The Association of Irish Festivals & Events has welcomed the breakthrough, and said Civil Defence personnel provide an important service when it comes to the safe running of festivals.

     

     

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    The gates have opened at Ballybrit , as the Galway Summer racing festival gets underway this evening.

    Horse racing enthusiasts and fashionistas from across the country will gather in Galway this week for the 150th year of the renowned festival.

    The first of 7 races this evening is off at 5.20pm.

    The festival is worth about €54 million to the local economy, and 145,000 people are expected to attend over the course of the week.

    President Michael D Higgins and his wife Sabina will attend the races on Wednesday - Galway Plate Day, while Ladies Day takes place on Thursday.

    Saturday is family day at the Galway Races, while the Mad Hatters competition takes place next Sunday, on the final day of the festival.

     

  • Gardai are urging homeowners to secure their properties during the Summer months, as one in four burglars enter the property through an open door or window.

    This is part of a European burglary prevention initiative, with 12 countries co-ordinating burglary prevention initiatives.

    Half of all burglaries occur during night-time hours, and around €6.4 million worth of goods and cash was stolen last Summer in residential burglaries across the country.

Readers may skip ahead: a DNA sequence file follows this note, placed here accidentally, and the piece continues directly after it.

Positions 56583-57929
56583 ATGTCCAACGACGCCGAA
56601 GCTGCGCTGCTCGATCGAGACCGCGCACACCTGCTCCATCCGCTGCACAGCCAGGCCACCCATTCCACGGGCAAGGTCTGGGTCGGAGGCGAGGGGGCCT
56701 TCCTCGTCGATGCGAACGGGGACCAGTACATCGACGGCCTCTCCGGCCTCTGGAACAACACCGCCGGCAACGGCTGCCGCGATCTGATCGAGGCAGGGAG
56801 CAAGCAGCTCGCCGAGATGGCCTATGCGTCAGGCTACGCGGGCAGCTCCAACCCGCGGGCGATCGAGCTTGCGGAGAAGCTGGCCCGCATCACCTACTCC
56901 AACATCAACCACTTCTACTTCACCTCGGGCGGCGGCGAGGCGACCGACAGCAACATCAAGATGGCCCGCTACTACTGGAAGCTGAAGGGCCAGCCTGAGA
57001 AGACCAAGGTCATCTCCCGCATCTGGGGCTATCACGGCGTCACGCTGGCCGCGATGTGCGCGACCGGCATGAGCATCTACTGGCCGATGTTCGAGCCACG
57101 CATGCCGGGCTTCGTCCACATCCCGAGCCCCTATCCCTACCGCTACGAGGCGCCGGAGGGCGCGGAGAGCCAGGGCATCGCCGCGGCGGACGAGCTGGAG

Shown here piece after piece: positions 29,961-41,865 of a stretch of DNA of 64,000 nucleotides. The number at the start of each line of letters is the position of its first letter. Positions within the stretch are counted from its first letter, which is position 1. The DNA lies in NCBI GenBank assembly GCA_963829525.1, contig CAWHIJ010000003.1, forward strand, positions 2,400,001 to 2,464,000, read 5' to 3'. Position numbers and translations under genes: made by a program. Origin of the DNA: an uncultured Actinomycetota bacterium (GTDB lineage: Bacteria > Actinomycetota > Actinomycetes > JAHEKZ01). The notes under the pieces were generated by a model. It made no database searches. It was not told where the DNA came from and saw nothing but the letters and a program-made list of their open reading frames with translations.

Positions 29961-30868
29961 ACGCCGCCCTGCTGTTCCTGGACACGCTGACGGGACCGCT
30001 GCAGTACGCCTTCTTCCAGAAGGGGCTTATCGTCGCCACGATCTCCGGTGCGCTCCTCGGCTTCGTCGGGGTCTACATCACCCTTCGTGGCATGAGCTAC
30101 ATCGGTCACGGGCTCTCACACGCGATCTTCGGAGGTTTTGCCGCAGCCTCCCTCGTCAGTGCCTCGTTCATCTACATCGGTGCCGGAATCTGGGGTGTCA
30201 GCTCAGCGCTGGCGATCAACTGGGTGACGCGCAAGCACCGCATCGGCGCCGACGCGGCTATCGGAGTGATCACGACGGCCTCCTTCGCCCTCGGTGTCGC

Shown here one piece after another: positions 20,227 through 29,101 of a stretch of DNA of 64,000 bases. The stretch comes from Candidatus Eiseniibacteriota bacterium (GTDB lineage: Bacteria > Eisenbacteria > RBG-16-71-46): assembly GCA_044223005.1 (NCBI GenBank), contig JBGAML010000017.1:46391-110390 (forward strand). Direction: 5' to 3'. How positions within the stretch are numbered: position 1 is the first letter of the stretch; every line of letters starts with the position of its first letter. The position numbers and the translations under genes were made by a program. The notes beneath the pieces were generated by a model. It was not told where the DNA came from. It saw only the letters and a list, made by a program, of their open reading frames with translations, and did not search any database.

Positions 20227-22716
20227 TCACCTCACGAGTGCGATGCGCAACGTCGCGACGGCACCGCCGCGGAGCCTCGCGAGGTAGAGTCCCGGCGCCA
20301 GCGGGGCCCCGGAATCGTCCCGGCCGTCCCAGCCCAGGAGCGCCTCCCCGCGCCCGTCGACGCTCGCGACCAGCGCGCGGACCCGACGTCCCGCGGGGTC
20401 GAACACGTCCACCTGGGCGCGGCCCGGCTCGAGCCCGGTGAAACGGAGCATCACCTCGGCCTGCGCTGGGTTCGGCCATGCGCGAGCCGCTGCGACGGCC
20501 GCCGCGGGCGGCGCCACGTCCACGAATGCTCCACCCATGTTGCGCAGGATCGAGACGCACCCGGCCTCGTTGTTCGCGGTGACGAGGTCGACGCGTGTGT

Gardai say thefts of tools, equipment and bicycles from gardens, sheds and garages increases by 32% in Summertime.

    As well as locking property and activating the alarm, homeowners are urged to make their home look occupied when they're away on holidays, by using timer switches or apps to turn on lights, cancelling deliveries, and being careful about posting on social media.

  • People working outdoors are urged to be extra vigilant during the Summer months, to reduce their risk of skin cancer.

    The Irish Cancer Society says almost one in four skin cancer deaths in Ireland are from the construction, outdoor and farming industries.

    In 2016, over 60 deaths in Ireland were related to sun exposure at work - which is more than one death per week.

    The Irish Cancer Society says the dangers of skin cancer in these industries have often been neglected, because the risk of accidental death and injury on the job is considered higher and more immediate.

    However, long-term exposure to the invisible hazard of the sun's UV rays puts outdoor workers at a high risk of skin cancer.

    Every year in Ireland, almost 12,000 people are diagnosed with skin cancer - with more men than women being affected.

    Outdoor workers - including farmers, fishermen, builders and postal workers - are being urged to take every precaution to protect their skin while exposed to the sun.

     

  • The summer of 2018 was one of the hottest, driest and sunniest on record.

    New data from Met Eireann shows that some parts of the country recorded their highest temperatures in decades.

     

    June, July and August this year marked a turning point from recent summers with some of the hottest, driest and sunniest conditions recorded.

    The Met Eireann data showed heatwave and drought conditions affecting many parts of the country, with temperatures above and rainfall amounts below, normal.

    Heatwaves were recorded in many parts during June and July with northern counties cooler.

    Shannon Airport recorded the summers highest temperature at 32 degrees. Other stations such as Oak Park in Carlow and Markree in Sligo also saw their highest numbers in years.

    Over the three months, Cork Airport recorded it's driest summer since 1962, while the Phoenix Park in Dublin only saw 38 percent of the average rainfall for the season.